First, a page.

Babushka Blessings

Imagine you are elderly and living in the countryside. You are alone and life is hard. Day upon day requires chopping and carrying firewood, hauling water for cleaning and cooking, as well as struggling to maintain an income to buy food. You are known for selling milk and yogurt and you claim yours is the best, but your only cow is getting older too. You have no husband and your only son is an alcoholic, only coming to see you late in the night when he is drunk and you are frightened to open the gate.

During winter camp we challenged students to work on serving others and to “in humility value others above yourselves, not looking to your own interests but each of you to the interests of the others”. (Philippians 2:3b-4) So at the end of the week the girls took a couple of hours to make felt blankets while the guys went out to chop wood. I heard some of the guys provided great entertainment for the locals trying to figure out how to chop the wood, and a few even had lessons from a couple of the babushkas (grandmothers).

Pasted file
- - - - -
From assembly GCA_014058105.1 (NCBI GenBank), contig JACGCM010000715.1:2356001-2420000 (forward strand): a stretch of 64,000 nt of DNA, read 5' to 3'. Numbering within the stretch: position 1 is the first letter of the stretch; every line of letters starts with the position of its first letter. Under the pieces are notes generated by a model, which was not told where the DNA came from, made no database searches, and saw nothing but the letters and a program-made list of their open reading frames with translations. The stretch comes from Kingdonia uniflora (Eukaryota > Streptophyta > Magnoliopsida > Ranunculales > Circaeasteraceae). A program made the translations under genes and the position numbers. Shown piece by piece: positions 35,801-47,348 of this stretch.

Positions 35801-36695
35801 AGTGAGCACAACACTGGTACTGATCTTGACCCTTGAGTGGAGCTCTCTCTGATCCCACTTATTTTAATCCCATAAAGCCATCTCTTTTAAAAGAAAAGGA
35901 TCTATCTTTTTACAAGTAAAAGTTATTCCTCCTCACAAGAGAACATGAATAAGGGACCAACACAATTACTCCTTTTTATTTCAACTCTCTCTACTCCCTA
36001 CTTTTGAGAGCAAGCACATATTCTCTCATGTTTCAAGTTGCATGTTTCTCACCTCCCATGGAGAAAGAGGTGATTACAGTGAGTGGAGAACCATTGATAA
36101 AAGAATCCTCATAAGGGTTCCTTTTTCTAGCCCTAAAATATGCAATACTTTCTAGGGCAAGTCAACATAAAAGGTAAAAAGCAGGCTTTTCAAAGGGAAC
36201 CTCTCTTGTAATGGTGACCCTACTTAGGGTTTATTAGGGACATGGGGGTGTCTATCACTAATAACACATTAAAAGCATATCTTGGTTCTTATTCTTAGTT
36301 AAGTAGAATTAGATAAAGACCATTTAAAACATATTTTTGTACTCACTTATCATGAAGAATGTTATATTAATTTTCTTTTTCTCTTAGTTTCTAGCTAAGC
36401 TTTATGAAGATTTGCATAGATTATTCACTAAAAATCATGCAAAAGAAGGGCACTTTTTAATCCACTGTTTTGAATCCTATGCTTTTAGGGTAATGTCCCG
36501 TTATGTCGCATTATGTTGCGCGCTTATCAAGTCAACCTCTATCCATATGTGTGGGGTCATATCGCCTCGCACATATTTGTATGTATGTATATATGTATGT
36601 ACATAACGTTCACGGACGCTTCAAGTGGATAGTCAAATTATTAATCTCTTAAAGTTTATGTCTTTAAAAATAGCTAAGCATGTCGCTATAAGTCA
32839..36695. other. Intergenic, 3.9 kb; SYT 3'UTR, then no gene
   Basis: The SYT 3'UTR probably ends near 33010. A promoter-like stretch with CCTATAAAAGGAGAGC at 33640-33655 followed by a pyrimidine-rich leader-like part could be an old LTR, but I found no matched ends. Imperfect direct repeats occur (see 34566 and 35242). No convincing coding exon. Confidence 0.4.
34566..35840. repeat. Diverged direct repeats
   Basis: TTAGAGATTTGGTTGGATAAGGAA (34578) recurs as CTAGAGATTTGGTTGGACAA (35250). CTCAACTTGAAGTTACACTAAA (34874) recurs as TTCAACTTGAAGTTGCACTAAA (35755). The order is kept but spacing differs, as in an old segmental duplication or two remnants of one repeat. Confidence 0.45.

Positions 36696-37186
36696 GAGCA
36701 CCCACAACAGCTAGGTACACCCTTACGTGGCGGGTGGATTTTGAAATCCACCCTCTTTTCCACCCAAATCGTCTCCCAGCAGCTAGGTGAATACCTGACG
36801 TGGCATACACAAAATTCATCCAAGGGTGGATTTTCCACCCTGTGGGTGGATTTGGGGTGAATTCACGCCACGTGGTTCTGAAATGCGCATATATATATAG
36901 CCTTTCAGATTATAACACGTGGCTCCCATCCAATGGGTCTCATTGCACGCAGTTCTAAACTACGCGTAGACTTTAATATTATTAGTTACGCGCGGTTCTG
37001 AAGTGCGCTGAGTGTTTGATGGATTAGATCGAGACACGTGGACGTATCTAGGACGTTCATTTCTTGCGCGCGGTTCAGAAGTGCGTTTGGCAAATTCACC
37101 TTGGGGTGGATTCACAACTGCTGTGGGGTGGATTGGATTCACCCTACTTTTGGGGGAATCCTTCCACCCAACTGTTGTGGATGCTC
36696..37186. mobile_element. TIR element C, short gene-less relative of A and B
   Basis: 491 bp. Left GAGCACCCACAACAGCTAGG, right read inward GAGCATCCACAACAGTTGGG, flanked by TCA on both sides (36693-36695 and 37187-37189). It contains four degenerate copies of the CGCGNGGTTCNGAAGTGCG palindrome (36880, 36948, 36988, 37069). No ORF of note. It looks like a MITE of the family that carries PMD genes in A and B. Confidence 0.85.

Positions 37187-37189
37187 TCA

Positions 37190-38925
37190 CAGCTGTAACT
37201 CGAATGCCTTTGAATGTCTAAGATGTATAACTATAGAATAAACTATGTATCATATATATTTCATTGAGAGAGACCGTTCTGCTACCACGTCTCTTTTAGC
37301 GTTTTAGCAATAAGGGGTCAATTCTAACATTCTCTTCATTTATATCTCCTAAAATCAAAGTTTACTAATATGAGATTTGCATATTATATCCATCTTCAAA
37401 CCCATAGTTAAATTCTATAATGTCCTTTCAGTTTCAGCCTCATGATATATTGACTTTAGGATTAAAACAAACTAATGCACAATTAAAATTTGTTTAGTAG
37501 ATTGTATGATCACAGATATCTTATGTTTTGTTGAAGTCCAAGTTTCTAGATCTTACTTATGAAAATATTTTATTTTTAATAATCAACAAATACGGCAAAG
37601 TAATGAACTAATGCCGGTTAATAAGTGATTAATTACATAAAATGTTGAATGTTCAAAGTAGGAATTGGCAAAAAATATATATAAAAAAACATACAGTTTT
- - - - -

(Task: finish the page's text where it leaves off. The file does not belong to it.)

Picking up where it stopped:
Later in the evening we split up into our small groups and each group went to a different home of a babushka in need. We took the newly made blankets along with a goody bag filled with some cooking oil, gretchka (buckwheat) and chai (tea).

The home my group went to was as first described in this blog. At first we were unsure if anyone would answer the gate because we stood and knocked for several minutes before being greeted by an orange tabby and an open door. Our babushka had been afraid that it was her son coming to cause trouble. She was very sweet and extra, extra talkative since she gets very little company and very grateful for the gifts. After letting her chat for a bit we asked her if we could pray for anything and she asked that we pray for her alcoholic son and for the health of her cow, so Helen, one of our Christian students, led the group in prayer.

We walked back down the icy path toward our home for the week as powdery snow began to fall warmed by the joy of knowing a small difference had been made in one woman’s life that evening.

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